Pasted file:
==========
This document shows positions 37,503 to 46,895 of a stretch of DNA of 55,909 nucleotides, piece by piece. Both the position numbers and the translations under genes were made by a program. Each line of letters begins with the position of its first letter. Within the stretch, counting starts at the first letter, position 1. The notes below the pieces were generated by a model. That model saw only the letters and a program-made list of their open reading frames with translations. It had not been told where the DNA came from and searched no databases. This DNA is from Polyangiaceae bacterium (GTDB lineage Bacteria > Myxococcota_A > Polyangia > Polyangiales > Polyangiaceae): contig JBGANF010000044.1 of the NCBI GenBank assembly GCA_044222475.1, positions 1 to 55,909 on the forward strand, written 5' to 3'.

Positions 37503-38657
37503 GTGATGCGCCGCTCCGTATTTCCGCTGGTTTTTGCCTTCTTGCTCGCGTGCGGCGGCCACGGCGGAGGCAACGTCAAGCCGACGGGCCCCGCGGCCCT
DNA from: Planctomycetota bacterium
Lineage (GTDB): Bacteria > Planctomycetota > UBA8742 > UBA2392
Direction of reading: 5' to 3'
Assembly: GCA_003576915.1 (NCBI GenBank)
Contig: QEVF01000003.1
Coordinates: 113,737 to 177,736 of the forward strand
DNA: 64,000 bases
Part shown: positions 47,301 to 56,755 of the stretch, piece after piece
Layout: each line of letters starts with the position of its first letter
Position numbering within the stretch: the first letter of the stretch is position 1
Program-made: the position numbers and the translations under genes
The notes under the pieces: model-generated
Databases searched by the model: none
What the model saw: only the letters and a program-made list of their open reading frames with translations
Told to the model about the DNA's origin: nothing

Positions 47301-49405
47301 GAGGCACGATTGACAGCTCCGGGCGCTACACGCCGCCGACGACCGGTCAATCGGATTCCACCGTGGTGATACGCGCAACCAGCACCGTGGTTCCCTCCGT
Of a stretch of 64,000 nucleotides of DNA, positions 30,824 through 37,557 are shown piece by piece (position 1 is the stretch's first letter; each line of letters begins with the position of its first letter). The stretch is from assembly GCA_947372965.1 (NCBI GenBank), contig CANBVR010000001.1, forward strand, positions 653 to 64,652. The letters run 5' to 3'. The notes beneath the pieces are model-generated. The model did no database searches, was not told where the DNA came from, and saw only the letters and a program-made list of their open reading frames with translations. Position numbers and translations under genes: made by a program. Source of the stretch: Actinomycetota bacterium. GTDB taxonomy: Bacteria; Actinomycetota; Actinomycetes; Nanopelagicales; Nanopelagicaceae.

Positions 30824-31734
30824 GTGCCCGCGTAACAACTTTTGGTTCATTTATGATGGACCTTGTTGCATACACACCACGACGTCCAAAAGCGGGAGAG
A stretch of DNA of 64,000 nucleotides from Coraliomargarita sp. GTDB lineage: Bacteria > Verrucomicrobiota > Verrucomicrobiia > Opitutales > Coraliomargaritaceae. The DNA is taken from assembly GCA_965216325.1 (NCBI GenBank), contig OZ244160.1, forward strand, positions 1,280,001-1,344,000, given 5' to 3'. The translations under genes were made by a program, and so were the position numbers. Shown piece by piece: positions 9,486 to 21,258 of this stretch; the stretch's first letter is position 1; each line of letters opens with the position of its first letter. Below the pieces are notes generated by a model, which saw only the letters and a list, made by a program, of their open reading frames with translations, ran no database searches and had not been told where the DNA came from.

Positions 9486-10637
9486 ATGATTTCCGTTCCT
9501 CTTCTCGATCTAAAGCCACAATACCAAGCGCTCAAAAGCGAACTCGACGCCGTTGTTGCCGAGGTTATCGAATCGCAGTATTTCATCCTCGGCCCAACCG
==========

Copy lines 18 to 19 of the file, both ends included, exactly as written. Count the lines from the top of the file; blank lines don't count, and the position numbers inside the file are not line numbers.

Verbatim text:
Told to the model about the DNA's origin: nothing

Positions 47301-49405